Our professional, personal and social lives increasingly rely on an online presence, and as a result, more and more sentimental and monetary value is being tied up in these digital assets.
Thought needs to be given to what will happen to these digital assets on death. Internet Service Providers have already considered this, for example Yahoo!’s policy is for any account left inactive for 12 months to be de-activated. By contrast the law’s response has so far been unhelpful. A recent Act amended the statutory definition of personal possessions, but did not take the opportunity to include intangible digital assets.
Advice on how to protect your digital assets.
For now the most appropriate means of dealing with intangible assets would be to ensure that they are left by way of a general gift in a Will. A solicitor drafting the Will would ensure either that personal chattel legacies are amended to include digital assets, or include in the Will a separate legacy of ‘digital assets’.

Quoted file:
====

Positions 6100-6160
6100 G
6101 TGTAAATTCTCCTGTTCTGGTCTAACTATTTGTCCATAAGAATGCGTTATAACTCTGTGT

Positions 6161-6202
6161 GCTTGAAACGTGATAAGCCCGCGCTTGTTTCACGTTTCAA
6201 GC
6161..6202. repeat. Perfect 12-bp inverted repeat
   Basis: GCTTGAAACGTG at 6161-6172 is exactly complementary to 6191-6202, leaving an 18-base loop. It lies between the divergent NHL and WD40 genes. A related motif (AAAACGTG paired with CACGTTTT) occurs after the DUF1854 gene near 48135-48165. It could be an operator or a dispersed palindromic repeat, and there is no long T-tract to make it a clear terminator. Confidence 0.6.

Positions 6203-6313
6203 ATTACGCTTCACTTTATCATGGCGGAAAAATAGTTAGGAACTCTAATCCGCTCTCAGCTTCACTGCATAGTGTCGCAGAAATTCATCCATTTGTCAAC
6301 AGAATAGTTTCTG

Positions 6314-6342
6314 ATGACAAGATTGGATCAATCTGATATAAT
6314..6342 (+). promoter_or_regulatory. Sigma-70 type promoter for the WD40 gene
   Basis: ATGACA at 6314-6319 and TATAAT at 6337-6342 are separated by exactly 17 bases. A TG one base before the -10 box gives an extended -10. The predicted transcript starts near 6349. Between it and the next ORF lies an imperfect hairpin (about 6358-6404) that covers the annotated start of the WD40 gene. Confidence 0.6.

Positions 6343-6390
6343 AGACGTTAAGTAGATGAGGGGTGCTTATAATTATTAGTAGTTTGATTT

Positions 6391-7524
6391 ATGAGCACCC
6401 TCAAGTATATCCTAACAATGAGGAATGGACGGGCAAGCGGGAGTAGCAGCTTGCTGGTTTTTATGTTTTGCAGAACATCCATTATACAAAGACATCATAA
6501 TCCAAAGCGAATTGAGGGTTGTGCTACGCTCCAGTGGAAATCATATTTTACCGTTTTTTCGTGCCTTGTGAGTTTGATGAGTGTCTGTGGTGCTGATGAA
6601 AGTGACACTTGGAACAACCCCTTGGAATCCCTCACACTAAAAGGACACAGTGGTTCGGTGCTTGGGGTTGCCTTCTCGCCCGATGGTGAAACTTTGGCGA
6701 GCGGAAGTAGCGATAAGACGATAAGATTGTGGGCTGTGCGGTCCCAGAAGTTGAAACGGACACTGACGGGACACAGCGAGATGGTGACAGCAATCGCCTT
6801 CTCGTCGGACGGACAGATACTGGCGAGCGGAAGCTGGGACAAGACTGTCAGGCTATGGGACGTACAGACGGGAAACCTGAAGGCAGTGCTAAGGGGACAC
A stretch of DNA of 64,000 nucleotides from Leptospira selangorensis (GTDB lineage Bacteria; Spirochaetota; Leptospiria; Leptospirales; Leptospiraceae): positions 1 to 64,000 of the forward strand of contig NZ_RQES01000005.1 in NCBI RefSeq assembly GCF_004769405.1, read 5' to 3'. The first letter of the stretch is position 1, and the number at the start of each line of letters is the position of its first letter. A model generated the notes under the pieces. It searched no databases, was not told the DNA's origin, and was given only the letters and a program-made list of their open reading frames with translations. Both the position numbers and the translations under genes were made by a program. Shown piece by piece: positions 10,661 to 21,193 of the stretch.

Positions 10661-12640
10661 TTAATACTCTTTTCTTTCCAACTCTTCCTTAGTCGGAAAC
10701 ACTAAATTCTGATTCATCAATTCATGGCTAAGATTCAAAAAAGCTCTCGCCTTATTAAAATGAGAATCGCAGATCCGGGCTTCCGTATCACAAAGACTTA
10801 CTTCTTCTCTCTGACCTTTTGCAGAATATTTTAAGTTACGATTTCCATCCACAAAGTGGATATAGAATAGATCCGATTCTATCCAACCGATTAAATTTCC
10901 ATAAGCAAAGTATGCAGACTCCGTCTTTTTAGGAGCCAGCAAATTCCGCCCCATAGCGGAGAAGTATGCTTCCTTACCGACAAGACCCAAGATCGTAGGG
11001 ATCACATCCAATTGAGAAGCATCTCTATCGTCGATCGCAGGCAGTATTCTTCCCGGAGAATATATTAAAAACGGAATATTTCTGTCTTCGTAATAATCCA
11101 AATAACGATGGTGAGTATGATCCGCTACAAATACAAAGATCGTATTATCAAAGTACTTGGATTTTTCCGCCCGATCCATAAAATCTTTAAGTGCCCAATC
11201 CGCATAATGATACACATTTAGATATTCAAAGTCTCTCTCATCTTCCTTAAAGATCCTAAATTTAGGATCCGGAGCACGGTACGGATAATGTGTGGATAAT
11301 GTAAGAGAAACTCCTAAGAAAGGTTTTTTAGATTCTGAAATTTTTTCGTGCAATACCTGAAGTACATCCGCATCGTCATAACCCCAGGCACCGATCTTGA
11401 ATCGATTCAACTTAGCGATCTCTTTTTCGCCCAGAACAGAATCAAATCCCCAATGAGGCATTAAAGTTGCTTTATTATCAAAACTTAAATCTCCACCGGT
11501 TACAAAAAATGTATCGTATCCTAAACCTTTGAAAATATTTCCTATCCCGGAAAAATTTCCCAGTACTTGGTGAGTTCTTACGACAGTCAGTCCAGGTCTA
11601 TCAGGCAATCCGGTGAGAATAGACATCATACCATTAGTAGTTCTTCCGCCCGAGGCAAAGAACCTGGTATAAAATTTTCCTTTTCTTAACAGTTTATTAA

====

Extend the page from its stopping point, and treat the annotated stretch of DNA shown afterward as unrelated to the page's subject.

It is however to be hoped that changes in the law will be forthcoming to protect this increasingly important albeit different type of asset.
If you would like more information please contact one of our specialist lawyers.”